This week was an important one in the progress of the Copyright Directive through the European legislative process, following months of furious lobbying. On one side are advocates of the proposed reform, calling for fair and proportionate remuneration to authors, and on the other its critics, concerned about ‘link taxes’, ‘censorship machines’ and the ‘death of memes’. On Wednesday 12 September 2018 the European Parliament moved the reform forward by approving the draft text (containing some 250 amendments since it was voted down in July earlier this year) and adopted its position on the proposed copyright rules. It will now proceed to negotiate with Member States to try and hammer out the final text, before requiring them to put the rules into effect in their national laws. To some, the decision on Wednesday marked a “big step forward”, for others, it was “catastrophic”.
Why are the copyright rules being reformed?
In 2015, the European Commission adopted its Digital Single Market Strategy to “bring down barriers to unlock online opportunities”. As part of this strategy, the Commission explored how EU copyright rules might be modernised for the digital age. The pressures of the internet have arguably reduced the ability of rightholders to enforce their copyright and obtain remuneration for their works. In its press release unveiling its proposed text in 2016, the European Commission stated that the draft Directive would allow for “a fairer and sustainable marketplace for creators, the creative industries and the press”.
What’s so controversial?
Significant debate arose in response to the proposed Copyright Directive, which was voted down by the European Parliament in July 2018. The source of the controversy was (and remains) centred on Articles 11 and 13.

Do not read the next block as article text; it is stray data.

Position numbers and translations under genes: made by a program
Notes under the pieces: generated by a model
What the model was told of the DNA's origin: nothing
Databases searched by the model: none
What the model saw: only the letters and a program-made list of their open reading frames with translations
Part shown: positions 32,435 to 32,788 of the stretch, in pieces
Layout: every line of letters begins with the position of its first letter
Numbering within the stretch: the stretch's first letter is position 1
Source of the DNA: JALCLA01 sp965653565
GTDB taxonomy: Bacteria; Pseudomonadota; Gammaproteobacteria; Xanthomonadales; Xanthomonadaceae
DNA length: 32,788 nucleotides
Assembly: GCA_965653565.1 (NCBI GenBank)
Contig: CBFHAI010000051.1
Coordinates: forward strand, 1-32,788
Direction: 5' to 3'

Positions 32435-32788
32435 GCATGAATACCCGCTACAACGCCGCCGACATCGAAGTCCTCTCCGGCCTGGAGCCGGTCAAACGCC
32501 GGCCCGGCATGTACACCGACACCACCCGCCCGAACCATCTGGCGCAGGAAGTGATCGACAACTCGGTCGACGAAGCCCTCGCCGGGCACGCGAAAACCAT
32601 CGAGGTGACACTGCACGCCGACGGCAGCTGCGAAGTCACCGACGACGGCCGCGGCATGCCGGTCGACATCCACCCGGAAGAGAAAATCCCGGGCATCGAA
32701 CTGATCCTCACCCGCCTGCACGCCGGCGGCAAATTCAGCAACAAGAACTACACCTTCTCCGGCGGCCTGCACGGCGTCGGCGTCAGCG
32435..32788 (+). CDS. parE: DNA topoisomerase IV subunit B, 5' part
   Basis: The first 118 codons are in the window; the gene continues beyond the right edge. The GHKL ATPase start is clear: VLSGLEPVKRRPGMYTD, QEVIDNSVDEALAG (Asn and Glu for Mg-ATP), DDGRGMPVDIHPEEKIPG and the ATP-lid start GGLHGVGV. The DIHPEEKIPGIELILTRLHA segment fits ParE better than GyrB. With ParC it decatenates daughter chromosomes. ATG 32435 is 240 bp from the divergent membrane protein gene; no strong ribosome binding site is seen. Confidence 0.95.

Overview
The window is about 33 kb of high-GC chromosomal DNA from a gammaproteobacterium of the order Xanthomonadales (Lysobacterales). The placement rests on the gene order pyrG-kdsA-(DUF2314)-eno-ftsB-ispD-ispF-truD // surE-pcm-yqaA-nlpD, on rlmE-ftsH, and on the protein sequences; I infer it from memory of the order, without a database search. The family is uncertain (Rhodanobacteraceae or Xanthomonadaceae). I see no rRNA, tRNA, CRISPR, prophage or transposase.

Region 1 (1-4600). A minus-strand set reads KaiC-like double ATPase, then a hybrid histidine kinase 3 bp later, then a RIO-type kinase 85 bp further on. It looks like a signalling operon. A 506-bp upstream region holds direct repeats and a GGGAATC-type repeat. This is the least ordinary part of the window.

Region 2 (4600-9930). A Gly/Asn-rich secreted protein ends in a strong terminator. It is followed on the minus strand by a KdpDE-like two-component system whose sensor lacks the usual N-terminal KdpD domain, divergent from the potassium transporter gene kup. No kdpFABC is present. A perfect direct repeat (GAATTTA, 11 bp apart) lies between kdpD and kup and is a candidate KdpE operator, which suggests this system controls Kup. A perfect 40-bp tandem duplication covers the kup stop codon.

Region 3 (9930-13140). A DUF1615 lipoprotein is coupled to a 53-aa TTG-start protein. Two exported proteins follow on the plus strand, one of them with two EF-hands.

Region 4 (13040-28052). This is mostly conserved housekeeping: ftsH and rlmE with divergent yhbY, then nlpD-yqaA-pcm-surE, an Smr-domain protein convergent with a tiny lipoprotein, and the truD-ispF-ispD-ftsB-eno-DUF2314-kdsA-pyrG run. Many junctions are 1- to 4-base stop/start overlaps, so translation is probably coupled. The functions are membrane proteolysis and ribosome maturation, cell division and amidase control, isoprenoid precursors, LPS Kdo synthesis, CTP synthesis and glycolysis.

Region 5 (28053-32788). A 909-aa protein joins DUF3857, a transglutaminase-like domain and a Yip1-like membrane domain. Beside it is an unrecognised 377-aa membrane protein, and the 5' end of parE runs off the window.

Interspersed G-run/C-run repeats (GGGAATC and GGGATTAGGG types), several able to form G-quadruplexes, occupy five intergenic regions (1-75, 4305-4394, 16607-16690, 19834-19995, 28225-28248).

In brief, Article 13 places an obligation on music and video-sharing platforms and other online content sharing service providers to put in place “fair and appropriate” licensing agreements with rightholders or to prevent the availability of unauthorised use of rightholders’ works on their services. This is controversial because it is seen by many to undermine the exemptions in the E-Commerce Directive (2000/31/EC) which provide that there is no general obligation to monitor the information on provider’s platforms and that, without knowledge of the infringement, they are not liable for any illegal activity. Whilst the platforms must act expediently to remove or disable access to the infringing content, it is done at the request (and in the UK, following the Supreme Court’s recent decision in Cartier, at the expense of) the rightholder. Article 13 is seen by many to turn this on its head by requiring the platforms to actively filter its users’ content. Advocates for free speech are concerned that this would reduce freedom of expression by inhibiting user generated content, parodies and memes. Furthermore, that these onerous obligations would discourage start-up platforms which would struggle to afford such technologies, resulting in a less competitive market.